Publisher Description

Thought-provoking collection of life-affirming parables and poems by the author , casting an ironic light on the beliefs, aspirations, and vanities of humankind.

GENRE
Fiction & Literature
RELEASED
1918
January 1
LANGUAGE
EN
English
LENGTH
29
Pages
PUBLISHER
Public Domain
SELLER
Public Domain
SIZE
39.3
KB

Customer Reviews

Istebrak ,

Khalil Gibran--"The Madman"

The delight of reading these pages doesn't come from musing at Gibran's use of language--it comes from observing yourself as you read the words and how your language understands the words--not a verbal language but one that transcends the pointing quality of the linguistic form of a word and enters the emotional and mental quality of a pointer--the langugeless consiousness that all people share.

And as his words work like mazes, they confuse you and continue the ambiguity of miscommunication that comes from translated texts. The necessary ambiguity that helps you tap into your own madman-do his words still speak to you what they spoke to Gibran? Gibran's "The Prophet" was a series of messages, comparisons, free verse ballads--spoken through the noble and ethotic figure of a celebrated Prophet. Gibran didnt dare utter the muses of his madness through the mouth of Mohammed. So what has he done here as The Madman? He has confused and offended and injured his readers--cornering them to a place where they can only lean on their own insanities to attempt to understand him...always pausing for a "?" at the end of each chapter...to read it again and question your intelligence or question Gibran's.

"The Prophet" helps to find sanity again--but is this Madman truly the opposite of the Prophet in Gibran? No, and yes. This text brings to question the possibility of the speakers sanity through his constant recollection of his insanity, his madness. Prophet Mohammed, as some might recollect as well, was also called a Madman--are these these the words of Mohammed before his years of prophethood? Was this Gibran before he became the prophet? I would rather not do my research and recommend you do not as well...there is a prophet, a madman, a lover and beast and much more in us all... And as a writer Gibran knows he cannot write about one of his masks without mentioning another--Gibran observes our archetypes in "The Madman" as we observe our understanding of the text as the "self respected" sane. Read it; muse at his ego as you notice yours...question the legitimacy of this translation--take the typos as the misrepresentation of the language itself but embrace them, and observe at how you initially reject them. keep reading this text until you find your own thoughts racing, not reading at all but thinking. This text is a push on the gears of sanity and madness in your mind--are you looking for wisdom in the unwise?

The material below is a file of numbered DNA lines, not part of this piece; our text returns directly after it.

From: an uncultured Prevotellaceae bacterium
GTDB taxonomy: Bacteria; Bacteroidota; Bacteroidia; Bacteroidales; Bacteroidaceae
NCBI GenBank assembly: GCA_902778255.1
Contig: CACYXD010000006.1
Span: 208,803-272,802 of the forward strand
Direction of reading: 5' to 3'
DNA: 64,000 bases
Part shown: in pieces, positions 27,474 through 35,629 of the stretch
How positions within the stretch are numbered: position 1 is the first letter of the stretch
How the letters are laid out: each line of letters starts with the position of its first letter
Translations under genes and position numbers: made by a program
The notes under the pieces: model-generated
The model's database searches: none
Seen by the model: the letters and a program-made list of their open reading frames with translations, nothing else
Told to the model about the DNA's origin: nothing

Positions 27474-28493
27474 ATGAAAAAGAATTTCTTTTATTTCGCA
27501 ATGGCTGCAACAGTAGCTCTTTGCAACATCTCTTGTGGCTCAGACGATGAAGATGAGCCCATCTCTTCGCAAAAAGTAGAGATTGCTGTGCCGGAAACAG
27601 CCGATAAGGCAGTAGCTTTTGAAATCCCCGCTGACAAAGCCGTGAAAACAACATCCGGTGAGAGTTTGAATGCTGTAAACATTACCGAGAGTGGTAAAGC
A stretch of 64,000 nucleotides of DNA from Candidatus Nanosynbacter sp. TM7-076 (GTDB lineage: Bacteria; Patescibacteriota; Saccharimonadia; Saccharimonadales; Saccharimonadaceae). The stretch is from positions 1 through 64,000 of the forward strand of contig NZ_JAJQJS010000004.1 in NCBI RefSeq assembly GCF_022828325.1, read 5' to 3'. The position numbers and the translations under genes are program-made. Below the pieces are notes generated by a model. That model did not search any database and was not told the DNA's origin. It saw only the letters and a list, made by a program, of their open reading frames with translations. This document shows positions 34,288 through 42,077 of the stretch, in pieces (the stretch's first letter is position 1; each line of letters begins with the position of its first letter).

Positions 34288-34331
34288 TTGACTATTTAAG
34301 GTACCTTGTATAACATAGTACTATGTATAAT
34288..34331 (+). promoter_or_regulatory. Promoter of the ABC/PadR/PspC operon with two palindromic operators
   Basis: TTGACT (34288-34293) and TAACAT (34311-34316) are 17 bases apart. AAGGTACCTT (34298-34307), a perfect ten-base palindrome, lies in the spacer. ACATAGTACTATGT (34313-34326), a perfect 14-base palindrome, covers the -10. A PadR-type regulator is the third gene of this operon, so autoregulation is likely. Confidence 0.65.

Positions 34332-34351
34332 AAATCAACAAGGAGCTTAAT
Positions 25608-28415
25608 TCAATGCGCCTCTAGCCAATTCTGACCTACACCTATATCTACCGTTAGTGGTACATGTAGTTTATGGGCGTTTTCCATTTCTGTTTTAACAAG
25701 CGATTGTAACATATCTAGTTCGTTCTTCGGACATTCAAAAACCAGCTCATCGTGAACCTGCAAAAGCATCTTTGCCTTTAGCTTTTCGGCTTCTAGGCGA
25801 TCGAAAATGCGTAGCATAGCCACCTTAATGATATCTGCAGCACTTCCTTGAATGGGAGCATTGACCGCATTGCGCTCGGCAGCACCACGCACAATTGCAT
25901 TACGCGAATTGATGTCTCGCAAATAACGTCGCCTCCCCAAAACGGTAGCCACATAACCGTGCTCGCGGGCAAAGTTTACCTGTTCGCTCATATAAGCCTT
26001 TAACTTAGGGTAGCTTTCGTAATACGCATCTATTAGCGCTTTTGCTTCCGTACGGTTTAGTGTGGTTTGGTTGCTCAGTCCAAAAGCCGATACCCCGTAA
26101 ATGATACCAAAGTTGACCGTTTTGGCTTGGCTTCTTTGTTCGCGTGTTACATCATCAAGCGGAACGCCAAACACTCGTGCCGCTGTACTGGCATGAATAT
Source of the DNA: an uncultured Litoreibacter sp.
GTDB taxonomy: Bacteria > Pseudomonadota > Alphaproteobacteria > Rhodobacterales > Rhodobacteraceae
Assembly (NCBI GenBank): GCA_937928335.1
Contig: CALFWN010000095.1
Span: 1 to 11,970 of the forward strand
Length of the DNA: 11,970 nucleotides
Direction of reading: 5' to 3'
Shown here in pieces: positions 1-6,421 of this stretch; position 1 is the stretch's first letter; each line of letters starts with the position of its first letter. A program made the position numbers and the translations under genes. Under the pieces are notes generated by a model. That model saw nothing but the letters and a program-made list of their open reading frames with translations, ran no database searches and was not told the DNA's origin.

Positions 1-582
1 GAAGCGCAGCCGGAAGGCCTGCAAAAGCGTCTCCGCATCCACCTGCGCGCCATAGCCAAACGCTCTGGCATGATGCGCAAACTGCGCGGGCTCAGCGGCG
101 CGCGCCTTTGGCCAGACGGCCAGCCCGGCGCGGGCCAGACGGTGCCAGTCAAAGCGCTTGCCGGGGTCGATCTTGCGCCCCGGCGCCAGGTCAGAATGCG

This text teaches us to embrace our miscommunications with ourselves, our desires and pleasures,our mistakes and false judgements, our moral and reason. It reminds us of our bitter mortality but reminds us again to keep high above it, observe it as we observe our egos observing Gibran and his "madness".

I feel nothing Ive written has made any sense, but I know what that what Im saying is coming from a box of thought in my head that I havent opened for months until I read this text.

Read it, if not for your love of Gibrans and his insanity than for the love of yourself.

-Istebrak

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